Prospective new teachers are also being put off entering training in the first place. The NEU says Initial Teacher Training applications as of 16 May 2022 were 78,539, down from 103,040 the previous year. The real-terms pay cut on offer is not going to entice budding teachers back into the profession.
For Brian, these figures are proof that teaching as a career has changed for the worse. ‘I started teaching in 1993 and I saw it as a career where I could commit myself to public service and social justice,’ Brian says. ‘Back then there was a sense of optimism, and many of my colleagues saw teaching as a long-term career choice.’
Today, he continues, ‘decades of Tory cuts, Blair’s support for the academisation of schools, and inequality in resources and home learning environments for students’ has soured the profession to the extent that many teachers seeing nothing but negativity ahead in the career ladder. ‘We have a retention problem, which actually fuels a recruitment problem.’
Like other forms of socially reproductive labour, teaching is often classified as a ‘labour of love,’ with those who do it motivated by passion and commitment rather than the promise of remuneration. But the language of ‘love’ is too often used as an excuse to justify unpaid or low-paid work, and to disguise the real, material contribution teachers make.
‘The point is, we’re not holding people to ransom,’ Leo explains. ‘I’ve already spent hours marking papers to the point of falling asleep on them, I’ve already spent endless time planning culturally exciting trips for my low-income students, and I’ve already sat with a student in school until 7pm to make sure social services would come and collect them.’ These were all unpaid tasks, Leo clarifies, for which he can’t get the time back. ‘We just want to be paid fairly for the things we’re already doing.’
‘We are deeply committed to education—we chose a career in it, after all,’ Brian adds. ‘But we are outraged at the political choices that are systematically, chronically underfunding it.’
The Ideological Crisis
The ideological effects of ‘squeezing teachers and the school system’ cannot be understated, Brian explains. By constraining the learning environment, students outside of the idyllic ‘straight A-to-Russell-Group-university’ archetype are restricted in paths to success. Teachers struggle to teach a national curriculum that creates a divide, which ostracises working-class students and students of colour.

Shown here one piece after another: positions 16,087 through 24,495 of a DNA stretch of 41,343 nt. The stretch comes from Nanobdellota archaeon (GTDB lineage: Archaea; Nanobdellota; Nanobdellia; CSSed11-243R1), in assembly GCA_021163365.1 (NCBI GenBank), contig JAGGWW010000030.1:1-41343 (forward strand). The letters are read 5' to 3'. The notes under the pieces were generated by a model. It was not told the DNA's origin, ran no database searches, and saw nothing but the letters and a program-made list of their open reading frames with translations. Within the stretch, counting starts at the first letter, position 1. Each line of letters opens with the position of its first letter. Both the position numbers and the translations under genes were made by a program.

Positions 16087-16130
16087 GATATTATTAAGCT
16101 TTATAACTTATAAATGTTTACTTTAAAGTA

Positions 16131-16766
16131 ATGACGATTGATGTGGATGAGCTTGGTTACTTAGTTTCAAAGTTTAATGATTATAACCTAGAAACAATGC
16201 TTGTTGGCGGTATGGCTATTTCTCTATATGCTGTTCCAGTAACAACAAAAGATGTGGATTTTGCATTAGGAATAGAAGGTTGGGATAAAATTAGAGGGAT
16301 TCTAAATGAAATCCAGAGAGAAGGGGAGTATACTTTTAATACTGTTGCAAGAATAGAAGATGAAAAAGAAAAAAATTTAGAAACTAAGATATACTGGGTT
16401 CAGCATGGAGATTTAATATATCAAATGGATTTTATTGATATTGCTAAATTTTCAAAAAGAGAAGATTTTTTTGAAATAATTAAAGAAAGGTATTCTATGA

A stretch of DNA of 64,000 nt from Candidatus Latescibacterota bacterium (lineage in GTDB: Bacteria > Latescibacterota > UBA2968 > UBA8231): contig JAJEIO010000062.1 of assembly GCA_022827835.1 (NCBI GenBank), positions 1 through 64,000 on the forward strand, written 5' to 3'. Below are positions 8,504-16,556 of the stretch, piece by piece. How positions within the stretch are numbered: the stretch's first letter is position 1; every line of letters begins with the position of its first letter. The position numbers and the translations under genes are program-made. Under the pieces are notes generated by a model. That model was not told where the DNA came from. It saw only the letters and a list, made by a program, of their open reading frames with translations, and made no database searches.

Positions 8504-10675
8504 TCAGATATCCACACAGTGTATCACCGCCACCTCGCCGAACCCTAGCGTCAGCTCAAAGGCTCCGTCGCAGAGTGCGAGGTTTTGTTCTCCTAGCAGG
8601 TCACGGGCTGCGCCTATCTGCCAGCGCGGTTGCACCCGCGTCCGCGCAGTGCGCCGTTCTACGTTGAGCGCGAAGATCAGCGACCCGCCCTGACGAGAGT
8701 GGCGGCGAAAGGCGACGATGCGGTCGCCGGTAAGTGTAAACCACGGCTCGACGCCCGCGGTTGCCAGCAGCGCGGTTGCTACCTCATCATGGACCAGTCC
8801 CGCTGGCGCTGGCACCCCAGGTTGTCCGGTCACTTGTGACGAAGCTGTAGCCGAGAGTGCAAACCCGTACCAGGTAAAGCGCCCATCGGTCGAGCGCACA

At other times, this ideological control takes a more direct form. Through bodies like Ofsted, the government flexes growing control over education, centring results for standardised testing and undermining the need for a wide-ranging educational experience and for attention to students’ particular situations. The same process, combined with a crisis of funding, has seen children with special educational needs increasingly stripped of the resources they need to learn.
All this points to a collapse in standards in the way education is governed and run, with a political class more interested in using the DfE to further their own ends than to the wellbeing of the children in the system. As Brian puts it: ‘The short-term political careerism of successive education secretaries means education policy is ill thought-out and ideologically driven, and rarely addresses the central issues: underfunding, Special Educational Needs Department provision, the long trail of underachievement, the crisis of inequality.’ Neoliberal standardisation and the logic of competition means teaching has become enveloped in the same forces that drive the capitalist workplace.
This is the consensus at the school where Brian works, and he assures me it stretches to many more in his borough. Resentment, rightly, is festering beneath the surface. ‘We need to understand the gravity of the situation,’ he explains. ‘Children’s education is suffering right now and that requires urgent action.’
Unions are acting. As the summer continues, it’s looking like an NEU ballot—the biggest in a generation, according to the union—will be likely in the autumn.
A strike, Brian continues, would be a ‘weapon of last resort’, after consistent refusal from the government to listen to teachers. But he urges others—including those whose schools may be better resourced, or those on higher pay grades—to act in solidarity with their fellow teachers to improve the state of the education system, noting that old trade union motto, ‘an injury to one is an injury to all’. In the face of the interconnected crises facing our country, the sanctity of our education system now rests on the power of solidarity.Original post